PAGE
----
Brain changes found in football players thought to be concussion-free

November, 2010

Another study adds to evidence that the extent of the problems of repeated impact to the head in football have been under-estimated.

Monitoring of 11 football players at a high school in Indiana, who wore helmets equipped with sensors that recorded impart, has revealed the problem of head injuries is deeper than was thought. Brain scans and cognitive tests, in addition to the impact data, found that some players who hadn't been diagnosed with concussions nevertheless had developed changes in brain function, correlated with cognitive impairment. The findings point to the dangers of repeated impact, regardless of whether consciousness is lost.

The research is ongoing, and aims to determine how many blows it takes to cause impairment, and whether players accumulate damage over several sessions, or recover. The work to date suggests that those who developed impairment in the absence of concussion received a large number of blows primarily to the top and front of the head. This is just above the dorsolateral prefrontal cortex, which showed changes in activation. Visual working memory was the function principally affected.

Researchers are also working to create a helmet that reduces the cumulative effect of impacts.

Reference: 

Related News

A randomized clinical trial involving 103 teenage athletes who sustained concussions while playing sports found that those who underwent a supervised, aerobic exercise program took significantly less time to recover compared to those who instead engaged in mild stretching.

New method finds undetected brain impairments in ice hockey players with and without diagnosed concussions

The American Academy of Pediatric now supports children and teens engaging in light physical activity and returning to school as they recover. It also now advises against complete removal of electronic devices, such as television, computers and smartphones, following a concussion.

Can stronger necks reduce concussion risk & severity?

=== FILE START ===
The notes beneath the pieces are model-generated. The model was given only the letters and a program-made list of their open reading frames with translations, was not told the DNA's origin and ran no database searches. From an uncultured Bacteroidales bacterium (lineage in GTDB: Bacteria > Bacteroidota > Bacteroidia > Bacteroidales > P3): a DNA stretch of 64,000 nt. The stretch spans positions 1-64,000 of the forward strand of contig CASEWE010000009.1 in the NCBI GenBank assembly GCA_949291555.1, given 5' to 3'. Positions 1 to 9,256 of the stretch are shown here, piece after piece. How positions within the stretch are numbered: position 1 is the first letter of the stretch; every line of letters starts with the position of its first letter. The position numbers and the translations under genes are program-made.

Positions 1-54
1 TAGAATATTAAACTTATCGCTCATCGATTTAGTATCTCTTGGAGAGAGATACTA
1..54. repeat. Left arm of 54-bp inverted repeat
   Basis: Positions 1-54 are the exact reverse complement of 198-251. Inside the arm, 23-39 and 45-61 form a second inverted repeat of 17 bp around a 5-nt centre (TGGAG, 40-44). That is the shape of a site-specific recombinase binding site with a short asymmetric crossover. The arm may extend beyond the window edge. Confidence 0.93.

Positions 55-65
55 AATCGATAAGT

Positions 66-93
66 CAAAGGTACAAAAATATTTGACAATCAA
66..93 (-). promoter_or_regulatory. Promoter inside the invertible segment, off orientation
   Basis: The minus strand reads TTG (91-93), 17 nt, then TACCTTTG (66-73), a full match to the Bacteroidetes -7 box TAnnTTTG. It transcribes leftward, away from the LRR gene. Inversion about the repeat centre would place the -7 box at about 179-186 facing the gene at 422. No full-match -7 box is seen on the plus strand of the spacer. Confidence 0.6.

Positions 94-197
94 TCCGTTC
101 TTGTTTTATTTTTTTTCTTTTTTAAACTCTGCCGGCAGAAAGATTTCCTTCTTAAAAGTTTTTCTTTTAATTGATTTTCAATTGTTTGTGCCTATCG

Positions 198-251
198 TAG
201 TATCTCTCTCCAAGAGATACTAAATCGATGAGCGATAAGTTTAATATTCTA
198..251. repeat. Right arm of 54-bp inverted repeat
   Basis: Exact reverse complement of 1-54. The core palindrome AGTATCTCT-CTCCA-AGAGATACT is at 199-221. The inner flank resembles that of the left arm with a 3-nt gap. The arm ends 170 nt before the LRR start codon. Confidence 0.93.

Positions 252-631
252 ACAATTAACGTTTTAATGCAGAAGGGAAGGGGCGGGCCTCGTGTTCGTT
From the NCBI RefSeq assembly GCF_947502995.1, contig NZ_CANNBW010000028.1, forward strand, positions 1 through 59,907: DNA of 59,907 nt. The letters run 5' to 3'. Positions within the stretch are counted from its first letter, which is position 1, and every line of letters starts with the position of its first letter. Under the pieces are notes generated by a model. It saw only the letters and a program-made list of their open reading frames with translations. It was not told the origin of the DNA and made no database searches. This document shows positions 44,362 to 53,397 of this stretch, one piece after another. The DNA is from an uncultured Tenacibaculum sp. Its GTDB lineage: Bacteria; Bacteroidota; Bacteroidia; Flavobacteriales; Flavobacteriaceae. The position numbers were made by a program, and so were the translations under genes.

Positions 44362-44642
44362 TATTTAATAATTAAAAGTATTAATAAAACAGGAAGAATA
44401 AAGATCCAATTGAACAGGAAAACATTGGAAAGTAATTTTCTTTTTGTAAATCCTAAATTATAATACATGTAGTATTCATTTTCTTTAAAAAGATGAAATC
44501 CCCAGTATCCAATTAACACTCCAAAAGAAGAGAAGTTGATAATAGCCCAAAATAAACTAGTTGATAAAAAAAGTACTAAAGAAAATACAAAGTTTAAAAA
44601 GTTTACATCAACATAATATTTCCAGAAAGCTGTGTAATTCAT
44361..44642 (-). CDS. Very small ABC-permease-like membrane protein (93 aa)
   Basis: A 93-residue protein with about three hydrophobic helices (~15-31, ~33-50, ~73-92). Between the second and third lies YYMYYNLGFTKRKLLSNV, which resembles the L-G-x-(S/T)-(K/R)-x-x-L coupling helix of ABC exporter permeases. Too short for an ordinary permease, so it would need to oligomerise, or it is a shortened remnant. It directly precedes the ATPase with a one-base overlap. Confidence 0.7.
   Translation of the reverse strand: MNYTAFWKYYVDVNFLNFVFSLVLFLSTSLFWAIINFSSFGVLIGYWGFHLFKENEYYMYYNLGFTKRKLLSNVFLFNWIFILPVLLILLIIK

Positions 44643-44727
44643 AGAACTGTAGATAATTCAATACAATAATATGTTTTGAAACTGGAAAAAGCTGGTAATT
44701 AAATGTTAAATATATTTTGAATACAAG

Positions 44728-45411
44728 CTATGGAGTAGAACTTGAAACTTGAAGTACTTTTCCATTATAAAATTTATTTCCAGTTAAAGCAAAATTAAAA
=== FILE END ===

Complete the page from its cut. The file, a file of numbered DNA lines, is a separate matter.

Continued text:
A review of nearly 2.8 million patient cases in Denmark found that the risk of dementia in individuals with a history of TBI was 24% higher than those without a history of TBI, after accounting for other risk factors.

A study showing that a certain type of instructor-led brain training protocol can stimulate structural changes in the brain and neural connections even years after a traumatic brain injury (TBI) challenges the widely held belief that recovery from a TBI is limited to two years after an injury.

Key points that are new in the 5th International Consensus statement on concussion in sport:

A small study involving 71 adults who struggled with persistent cognitive difficulties after suffering a traumatic brain injury at least four months before has compared two cognitive training programs with and without drug therapy.

The two six-week programs were

A systematic literature review of computerized training for attention and executive function in adults who suffered a brain injury (TBI or stroke) has concluded that there is encouraging evidence that such programs can help.

In the study, mice were repeatedly given extremely mild concussive impacts while anesthetized. The brain's response to a single concussion was compared with an injury received daily for 30 days and one received weekly over 30 weeks.

Pages

Subscribe to Latest newsSubscribe to Latest newsSubscribe to Latest health newsSubscribe to Latest news